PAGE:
“There remain incredible threats to our forests worldwide, but there has been a lot of progress. There are folks paying attention to forests that never used to have any clue. And people from all different backgrounds love forests. Forests bring people together. One of the reasons I do what I do is for my children and preserving their ability to experience that awe inspiring wonder that only happens when you’re in a forest.”

– Amy Moas, Greenpeace USA

Amy and Greenpeace are currently being sued by a Canadian timber company for $3.3 million related to their efforts to shine a light on industrial logging in critical habitat for mountain caribou and conflicts with First Nations in the boreal forest. Greenpeace.us



“It is very interesting for me to see forests around the world because things are very different compared to Mozambique as far as conservation and preservation. It’s important to have an international experience.”

– António Francisco Geraldo Gaveta, Academic Action for the Development of Rural Communities

In Mozambique, António and Adecru are carrying out community workshops, research, campaigns and documentation to address challenges from land development by foreign investors, including eucalyptus pulp plantations, and to support rural communities to be informed, empowered and active. ADECRU.wordpress.com


“From my childhood, I wanted to protect forests. It is difficult to get success in environmental issues but we have victories. Working internationally is the only way to solve environmental problems.”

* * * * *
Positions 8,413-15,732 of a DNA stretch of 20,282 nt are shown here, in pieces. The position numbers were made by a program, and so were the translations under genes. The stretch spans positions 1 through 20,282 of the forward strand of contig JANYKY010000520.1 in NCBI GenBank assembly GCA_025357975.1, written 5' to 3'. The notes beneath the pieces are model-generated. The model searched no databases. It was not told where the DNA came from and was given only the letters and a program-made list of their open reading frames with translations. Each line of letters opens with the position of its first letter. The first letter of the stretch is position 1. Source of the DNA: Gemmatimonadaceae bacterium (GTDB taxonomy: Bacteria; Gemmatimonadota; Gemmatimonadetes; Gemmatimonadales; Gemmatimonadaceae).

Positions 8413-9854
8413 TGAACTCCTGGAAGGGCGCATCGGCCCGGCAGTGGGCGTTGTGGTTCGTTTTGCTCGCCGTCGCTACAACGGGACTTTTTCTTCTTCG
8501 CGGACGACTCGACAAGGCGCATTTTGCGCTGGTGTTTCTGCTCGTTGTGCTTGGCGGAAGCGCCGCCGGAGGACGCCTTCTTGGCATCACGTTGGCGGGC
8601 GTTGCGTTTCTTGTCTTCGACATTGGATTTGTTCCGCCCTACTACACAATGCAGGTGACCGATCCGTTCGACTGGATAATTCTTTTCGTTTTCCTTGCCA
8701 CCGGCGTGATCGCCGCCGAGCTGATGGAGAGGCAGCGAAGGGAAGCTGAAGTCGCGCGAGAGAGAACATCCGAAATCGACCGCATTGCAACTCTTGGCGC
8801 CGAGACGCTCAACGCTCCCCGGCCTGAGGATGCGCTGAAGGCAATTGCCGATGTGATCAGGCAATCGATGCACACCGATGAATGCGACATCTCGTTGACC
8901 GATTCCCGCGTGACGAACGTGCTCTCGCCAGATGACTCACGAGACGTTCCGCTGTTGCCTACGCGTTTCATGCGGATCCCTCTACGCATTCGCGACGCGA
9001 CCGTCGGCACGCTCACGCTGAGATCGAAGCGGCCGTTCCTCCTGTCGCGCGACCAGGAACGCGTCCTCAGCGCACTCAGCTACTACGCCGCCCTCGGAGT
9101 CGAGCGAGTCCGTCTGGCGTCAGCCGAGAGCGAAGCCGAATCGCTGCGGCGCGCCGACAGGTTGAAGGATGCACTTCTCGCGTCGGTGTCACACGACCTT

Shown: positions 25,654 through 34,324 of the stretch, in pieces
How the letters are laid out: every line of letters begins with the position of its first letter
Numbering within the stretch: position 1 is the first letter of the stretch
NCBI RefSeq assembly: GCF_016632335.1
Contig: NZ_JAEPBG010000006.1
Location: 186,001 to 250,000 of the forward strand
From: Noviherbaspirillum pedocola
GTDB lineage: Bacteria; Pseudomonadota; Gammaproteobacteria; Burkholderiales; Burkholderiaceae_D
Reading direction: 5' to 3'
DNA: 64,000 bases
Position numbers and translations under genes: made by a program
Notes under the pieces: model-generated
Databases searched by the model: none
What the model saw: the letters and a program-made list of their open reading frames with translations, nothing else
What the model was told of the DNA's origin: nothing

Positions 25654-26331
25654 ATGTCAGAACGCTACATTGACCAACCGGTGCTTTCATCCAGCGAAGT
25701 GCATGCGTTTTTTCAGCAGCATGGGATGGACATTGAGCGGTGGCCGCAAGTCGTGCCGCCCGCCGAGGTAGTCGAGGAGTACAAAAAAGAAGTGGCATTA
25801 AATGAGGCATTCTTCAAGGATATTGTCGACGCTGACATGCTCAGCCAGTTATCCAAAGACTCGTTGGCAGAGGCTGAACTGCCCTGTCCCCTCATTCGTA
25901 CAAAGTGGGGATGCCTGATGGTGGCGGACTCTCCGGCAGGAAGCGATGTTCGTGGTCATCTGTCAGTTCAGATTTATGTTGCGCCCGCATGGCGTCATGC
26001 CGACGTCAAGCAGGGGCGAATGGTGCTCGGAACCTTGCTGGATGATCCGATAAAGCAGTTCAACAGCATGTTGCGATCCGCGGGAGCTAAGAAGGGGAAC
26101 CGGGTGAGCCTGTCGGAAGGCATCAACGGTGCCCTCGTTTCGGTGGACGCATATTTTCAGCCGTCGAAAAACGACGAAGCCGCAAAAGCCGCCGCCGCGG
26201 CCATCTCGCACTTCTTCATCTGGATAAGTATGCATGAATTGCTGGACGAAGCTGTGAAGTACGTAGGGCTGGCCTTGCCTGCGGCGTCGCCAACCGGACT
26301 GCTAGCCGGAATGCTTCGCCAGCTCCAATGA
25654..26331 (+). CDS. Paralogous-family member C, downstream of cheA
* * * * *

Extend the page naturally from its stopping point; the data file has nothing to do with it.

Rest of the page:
– Andrey Laletin, Friends of the Siberian Forests

Andrey and the Friends of Siberian Forests have a mission to preserve Russia’s unique forest landscape, with a focus on Siberia, carrying out their work despite currently dangerous conditions for environmental activists that criticize the government.



“Forests nurture me. Forests have been so important to us in Tasmania. It’s important to work together around the world to protect forests because we all bring different skills, different knowledge, different ways of looking at things, and together we are more than the sum of our parts. We can be so effective when we collaborate together, rush to each other’s assistance, and say I’ll come with you.”

– Peg Putt, Australian Forests & Climate Alliance

Peg has campaigned for forests for 35 years, earning a place on the Tasmanian Honor Roll of Women for Service to the Environment, and currently works to ensure the relationship between forests and climate change is addressed by the international community in a scientifically sound manner, and that solutions respect indigenous and community rights. ForestsandClimate.org.au



“I still have hope for the forest! Because we have such a strong motivation and the power to convince more people to reduce resources and love and protect forests.”

– Monika Nolle, ARA